3 Definitions Health insurance plan An insurance contract that provides hospital and/or physician coverage to an employee or retiree for an agreed-upon fee (premium) for a defined benefit period. Employee A person on the actual payroll. Excludes temporary and contract workers but includes the owner or manager if that person works at the firm. Firm A business entity consisting of one or more business establishments under common ownership or control. A firm represents the entire organization, including the company headquarters and all divisions, subsidiaries, and branches. A firm may consist of a single-location establishment, in which case the establishment and firm are identical. Premium Agreed-upon fee paid for coverage of medical benefits for a defined benefit period, usually a calendar year. Premiums can vary based on a variety of factors, such as services covered, amounts of deductibles and co-pays, location of firm, and demographics of the workforce. Single coverage Health insurance that covers the employee only. Employee-plus-one coverage Health insurance that covers the employee plus one family member at a lower premium level than family coverage. This family member could be a spouse or a child. If premiums differed for employee-plusspouse and employee-plus-child coverage, information for employee-plus-child was reported. Family coverage Health insurance that covers the employee and the employee s family. If a plan offered more than one pricing level for family coverage, information for a family of four was reported. Non-single coverage Health insurance that covers at least one person in addition to the employee. Both employee-plus-one coverage and family coverage are included in this category. About MEPS-IC MEPS-IC is a survey of business establishments and governments that collects information on employersponsored health insurance, such as whether insurance is offered, enrollments, types of plans and premiums. The survey is conducted annually by the U.S. Census Bureau under the sponsorship of the Agency for Healthcare Research and Quality. The yearly response rate has averaged 78 percent for inscope sample units. Approximately 4 percent of the original sample has been out-of-scope in a typical year. A total sample of 42, private sector establishments was selected for the 28 survey, prior to accounting for losses due to nonresponse and out-of-scope cases. For more information on this survey, see MEPS Methodology Reports 6, 8, 1, 14, 17, and 18 on the MEPS Web site at and Insurance Component Survey Basics at Suggested Citation Crimmel, B.L. Employer-Sponsored Single, Employee-Plus-One, and Family Health Insurance Coverage: Selection and Cost, 28. Statistical Brief #251. July 29. Agency for Healthcare Research and Quality, Rockville, MD. * * * 3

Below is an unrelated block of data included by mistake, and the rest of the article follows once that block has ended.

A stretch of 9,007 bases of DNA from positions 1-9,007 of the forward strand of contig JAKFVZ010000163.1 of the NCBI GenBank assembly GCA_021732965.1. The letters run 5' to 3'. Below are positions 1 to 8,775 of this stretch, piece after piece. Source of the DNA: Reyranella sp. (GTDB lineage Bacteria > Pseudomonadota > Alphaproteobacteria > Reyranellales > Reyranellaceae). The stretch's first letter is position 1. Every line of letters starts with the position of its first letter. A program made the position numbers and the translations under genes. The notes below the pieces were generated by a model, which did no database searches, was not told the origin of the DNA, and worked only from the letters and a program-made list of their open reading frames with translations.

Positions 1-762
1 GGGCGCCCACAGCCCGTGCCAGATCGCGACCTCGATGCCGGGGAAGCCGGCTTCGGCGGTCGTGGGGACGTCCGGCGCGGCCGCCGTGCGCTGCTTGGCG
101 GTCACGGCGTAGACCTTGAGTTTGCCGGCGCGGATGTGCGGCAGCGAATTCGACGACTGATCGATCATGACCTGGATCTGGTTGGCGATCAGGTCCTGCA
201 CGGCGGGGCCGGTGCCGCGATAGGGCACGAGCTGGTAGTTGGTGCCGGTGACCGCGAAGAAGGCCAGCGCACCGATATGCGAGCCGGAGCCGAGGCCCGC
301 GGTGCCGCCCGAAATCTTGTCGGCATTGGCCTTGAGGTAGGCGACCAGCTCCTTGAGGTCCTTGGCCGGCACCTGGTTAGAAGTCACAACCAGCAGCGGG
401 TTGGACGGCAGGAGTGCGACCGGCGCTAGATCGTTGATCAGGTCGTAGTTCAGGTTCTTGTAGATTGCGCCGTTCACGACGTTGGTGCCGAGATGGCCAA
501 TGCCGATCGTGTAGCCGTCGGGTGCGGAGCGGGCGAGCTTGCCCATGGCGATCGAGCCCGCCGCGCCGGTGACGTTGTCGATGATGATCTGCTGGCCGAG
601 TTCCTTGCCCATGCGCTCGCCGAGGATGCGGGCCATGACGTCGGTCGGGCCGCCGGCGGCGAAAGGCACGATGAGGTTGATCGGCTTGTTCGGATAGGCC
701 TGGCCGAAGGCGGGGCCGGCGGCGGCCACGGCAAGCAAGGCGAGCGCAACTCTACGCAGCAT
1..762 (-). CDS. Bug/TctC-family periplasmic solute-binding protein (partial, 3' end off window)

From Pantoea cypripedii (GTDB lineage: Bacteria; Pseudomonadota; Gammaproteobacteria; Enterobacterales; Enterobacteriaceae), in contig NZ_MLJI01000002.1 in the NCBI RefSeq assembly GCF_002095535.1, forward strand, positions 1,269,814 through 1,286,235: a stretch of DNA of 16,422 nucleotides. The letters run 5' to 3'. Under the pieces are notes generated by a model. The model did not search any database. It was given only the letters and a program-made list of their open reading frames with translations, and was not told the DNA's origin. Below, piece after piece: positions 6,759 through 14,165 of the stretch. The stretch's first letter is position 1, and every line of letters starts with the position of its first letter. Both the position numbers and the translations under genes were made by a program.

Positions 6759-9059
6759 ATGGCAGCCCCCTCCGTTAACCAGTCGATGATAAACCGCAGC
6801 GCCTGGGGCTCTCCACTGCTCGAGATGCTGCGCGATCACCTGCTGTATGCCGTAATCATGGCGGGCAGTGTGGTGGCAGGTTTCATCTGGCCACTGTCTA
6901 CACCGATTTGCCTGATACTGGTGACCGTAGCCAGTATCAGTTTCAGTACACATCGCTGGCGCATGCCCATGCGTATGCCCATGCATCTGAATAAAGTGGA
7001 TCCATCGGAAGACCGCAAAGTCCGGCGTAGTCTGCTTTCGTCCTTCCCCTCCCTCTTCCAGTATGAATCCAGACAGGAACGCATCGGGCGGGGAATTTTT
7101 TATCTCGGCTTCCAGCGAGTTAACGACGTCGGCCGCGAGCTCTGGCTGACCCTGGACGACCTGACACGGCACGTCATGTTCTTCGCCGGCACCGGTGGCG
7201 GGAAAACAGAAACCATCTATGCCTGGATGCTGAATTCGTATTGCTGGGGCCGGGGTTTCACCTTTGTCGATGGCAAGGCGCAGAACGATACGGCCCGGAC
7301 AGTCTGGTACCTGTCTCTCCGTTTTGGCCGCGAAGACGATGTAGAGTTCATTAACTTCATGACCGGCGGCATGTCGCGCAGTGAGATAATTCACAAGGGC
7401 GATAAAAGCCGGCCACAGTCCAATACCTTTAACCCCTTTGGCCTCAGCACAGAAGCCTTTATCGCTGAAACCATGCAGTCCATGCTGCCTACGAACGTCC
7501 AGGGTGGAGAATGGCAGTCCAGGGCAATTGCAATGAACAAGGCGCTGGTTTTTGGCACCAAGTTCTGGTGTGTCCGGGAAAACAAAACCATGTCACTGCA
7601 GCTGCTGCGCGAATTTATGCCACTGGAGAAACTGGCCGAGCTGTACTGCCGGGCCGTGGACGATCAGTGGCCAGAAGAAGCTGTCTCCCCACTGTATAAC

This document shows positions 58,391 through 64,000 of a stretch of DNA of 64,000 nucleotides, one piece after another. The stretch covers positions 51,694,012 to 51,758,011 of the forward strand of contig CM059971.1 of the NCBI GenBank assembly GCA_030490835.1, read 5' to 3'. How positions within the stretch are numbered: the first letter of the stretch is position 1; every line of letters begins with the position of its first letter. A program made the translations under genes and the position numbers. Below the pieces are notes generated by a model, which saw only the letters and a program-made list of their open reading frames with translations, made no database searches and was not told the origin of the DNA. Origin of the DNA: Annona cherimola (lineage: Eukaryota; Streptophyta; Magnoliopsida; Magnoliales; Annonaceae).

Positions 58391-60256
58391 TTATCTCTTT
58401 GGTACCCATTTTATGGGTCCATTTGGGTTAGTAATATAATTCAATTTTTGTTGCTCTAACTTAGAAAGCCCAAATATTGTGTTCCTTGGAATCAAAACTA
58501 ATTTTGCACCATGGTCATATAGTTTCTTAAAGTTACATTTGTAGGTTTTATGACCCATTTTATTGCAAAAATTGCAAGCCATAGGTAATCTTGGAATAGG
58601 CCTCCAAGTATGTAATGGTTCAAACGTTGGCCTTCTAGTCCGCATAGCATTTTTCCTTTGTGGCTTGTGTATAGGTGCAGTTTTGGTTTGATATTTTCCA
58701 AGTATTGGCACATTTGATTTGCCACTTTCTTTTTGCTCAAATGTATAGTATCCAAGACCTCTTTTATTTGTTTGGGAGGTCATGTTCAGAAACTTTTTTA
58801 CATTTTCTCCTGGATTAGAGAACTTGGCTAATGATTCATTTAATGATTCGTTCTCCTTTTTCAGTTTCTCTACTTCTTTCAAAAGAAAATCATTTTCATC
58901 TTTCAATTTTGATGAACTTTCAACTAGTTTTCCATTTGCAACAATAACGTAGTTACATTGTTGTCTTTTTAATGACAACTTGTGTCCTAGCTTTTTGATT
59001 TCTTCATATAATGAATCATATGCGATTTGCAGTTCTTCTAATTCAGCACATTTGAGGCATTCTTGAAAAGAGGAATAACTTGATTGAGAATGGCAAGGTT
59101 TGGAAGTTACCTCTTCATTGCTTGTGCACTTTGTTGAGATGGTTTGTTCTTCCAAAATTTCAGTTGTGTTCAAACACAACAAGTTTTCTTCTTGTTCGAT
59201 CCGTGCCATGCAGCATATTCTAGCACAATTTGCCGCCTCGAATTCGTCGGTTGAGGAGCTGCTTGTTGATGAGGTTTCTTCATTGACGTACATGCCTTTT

4 AHRQ welcomes questions and comments from readers of this publication who are interested in obtaining more information about access, cost, use, financing, and quality of health care in the United States. We also invite you to tell us how you are using this Statistical Brief and other MEPS data and tools and to share suggestions on how MEPS products might be enhanced to further meet your needs. Please us at or send a letter to the address below: Steven B. Cohen, PhD, Director Center for Financing, Access, and Cost Trends Agency for Healthcare Research and Quality 54 Gaither Road Rockville, MD 285 4

5 Figure 1. Percentage of enrolled employees with single, employee-plus-one, and family health insurance coverage, by firm size, private sector, 28 % Single coverage % Employee-plus-one coverage % Family coverage All firms Small firms Large firms Figure 2. Average total premium per enrolled employee, by firm size, private sector, 28 12,5 12,298 11,679 12,48 1, 8,535 8,631 8,519 Dollars 7,5 5, 4,386 4,51 4,354 2,5 Single coverage Employee-plus-one coverage Family coverage Statistical Brief #251: Employer-Sponsored Single, Employee-Plus-One, and Family Health Insurance Coverage: Selection and Cost, 28 5

6 Figure 3. Percentage of enrolled employees making no contribution toward health insurance premium, by firm size, private sector, Percentage Single coverage Employee-plus-one coverage Family coverage Figure 4. Average employee contribution per enrolled employee, by firm size, private sector, 28 4, 3,5 3,394 3,458 3,383 3, Dollars 2,5 2, 2,33 2,442 2,281 1,5 1, Single coverage Employee-plus-one coverage Family coverage Statistical Brief #251: Employer-Sponsored Single, Employee-Plus-One, and Family Health Insurance Coverage: Selection and Cost, 28 6

7 Figure 5. Average percentage of total premium paid by enrolled employees, by firm size, private sector, Percentage Single coverage Employee-plus-one coverage Family coverage Statistical Brief #251: Employer-Sponsored Single, Employee-Plus-One, and Family Health Insurance Coverage: Selection and Cost, 28 7